Valve’s new portable console, the Steam Deck, has received a flurry of positive reviews, but it’s also helped set a new standard in what an open device can offer..
Why is this important: Gaming devices, like PlayStations and iPhones, have traditionally restricted what they can play and where users can purchase games. A new wave of consoles with open designs gives gamers the freedom to load whatever software they want and tinker with devices.
What is happening: The Steam Deck, which began rolling out to first-time buyers in February, not only gives players access to Valve’s massive Steam library, it’s also an open framework that provides access to a wide variety of other platforms and capabilities.
- The Steam Deck is Linux-based, has a desktop mode that basically functions the same as a PC desktop, and provides access to the back-end of the device.
- A strong community of homebrew hackers have already used the Steam Deck to play vinyl records, VHS tapes and use it as a Back to the Game Boy Camera.
Software to bridge the gap between the device’s Steam roots and other platforms already appears for more casual users.
- Microsoft has cheerfully provided a step-by-step guide to help Steam Deck users take advantage of its Xbox Cloud Gaming and access many games on its Game Pass service.
- Heroic open source launcher is add-on software that allows players to attach Steam’s biggest rival, the Epic Games Store, on the device.
- Easy to install emulation software attaches a number of emulators to the Steam Deck, giving the device the ability to play games from long-gone systems. (Note: Although emulators are legal, downloading game files you don’t own is not.)
Yes, but: This open access to various platforms has always been the case with PC gaming, which has long had large communities dedicated to preserving interoperability and developing creative mods in games.
- Smaller scale products like Sir and the CGNP zero offered some level of open-source console, but the idea of a dedicated console device offering such an open and PC-like experience is rare.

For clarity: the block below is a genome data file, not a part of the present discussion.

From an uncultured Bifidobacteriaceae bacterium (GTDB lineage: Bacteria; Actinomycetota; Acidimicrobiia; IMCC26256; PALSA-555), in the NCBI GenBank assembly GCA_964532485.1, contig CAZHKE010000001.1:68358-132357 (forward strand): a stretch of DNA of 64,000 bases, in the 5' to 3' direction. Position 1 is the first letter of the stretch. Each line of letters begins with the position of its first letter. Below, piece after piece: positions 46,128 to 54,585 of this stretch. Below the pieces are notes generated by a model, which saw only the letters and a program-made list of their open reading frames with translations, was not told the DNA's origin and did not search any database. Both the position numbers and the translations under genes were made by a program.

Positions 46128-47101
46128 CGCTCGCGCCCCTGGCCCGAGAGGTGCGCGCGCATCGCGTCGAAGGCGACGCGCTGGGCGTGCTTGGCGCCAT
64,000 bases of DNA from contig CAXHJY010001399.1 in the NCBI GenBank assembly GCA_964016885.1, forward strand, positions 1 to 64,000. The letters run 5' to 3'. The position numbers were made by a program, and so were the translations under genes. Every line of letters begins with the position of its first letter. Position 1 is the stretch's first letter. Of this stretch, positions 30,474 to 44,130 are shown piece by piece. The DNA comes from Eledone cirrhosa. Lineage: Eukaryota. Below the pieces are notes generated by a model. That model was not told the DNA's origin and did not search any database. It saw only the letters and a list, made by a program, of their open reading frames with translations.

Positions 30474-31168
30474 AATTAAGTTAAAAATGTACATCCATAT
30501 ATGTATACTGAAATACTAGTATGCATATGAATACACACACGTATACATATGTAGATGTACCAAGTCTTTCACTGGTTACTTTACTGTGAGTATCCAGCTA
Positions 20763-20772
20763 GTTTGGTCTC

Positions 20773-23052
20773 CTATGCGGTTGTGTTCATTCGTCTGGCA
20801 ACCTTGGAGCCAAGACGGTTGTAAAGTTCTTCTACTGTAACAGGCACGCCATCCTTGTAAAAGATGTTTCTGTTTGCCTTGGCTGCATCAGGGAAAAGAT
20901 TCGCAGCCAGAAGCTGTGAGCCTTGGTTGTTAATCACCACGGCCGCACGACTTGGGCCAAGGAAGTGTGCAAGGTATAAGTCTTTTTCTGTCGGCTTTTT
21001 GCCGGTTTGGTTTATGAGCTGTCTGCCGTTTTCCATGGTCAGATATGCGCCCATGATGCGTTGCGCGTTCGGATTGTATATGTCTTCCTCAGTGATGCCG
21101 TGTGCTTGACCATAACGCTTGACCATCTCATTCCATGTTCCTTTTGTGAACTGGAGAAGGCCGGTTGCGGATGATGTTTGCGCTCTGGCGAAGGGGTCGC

- There have always been homebrew hacktivists opening consoles from the start. But the workarounds often involved deep solutions like soldering or programming.
- Valve had already attempted to enter this market with its lackluster launch of Steam Machines, prebuilt gaming PCs, in 2015.
Valve is not alone surfing this open wave. A new niche handheld game console called Play Date, released this spring, also has a similar ethos.
- Each play date also functions as a development kit for budding game creators.
- And thanks to independent marketplaces like Itch.io, Play Date users can add all the games available for the device without having to go through a central store.
The big picture: This range of open-wall games follows growing global scrutiny of how Big Tech companies like Apple and Google manage ecosystems accused of being anti-competitive.
- The EU has just passed radical tech legislation which forces Apple to allow users to download apps outside of the App Store.
- South Korea mandated that Apple and Google stop forcing developers to only use their ecosystems’ internal payment systems.
- A similar scrutiny in the United States has been exerted on the technology industry. And Epic Games suing Apple over its closed ecosystem and sales commission fees has shone a spotlight on the issue.
The bottom line: For all the goodwill given to Valve and Play maker Date Panic for creating such flexible consoles, the decision is more than selfless.
- Even if players use the Steam Deck to access Microsoft’s games library or the Epic Games Store, they still do so on a device purchased from Valve.
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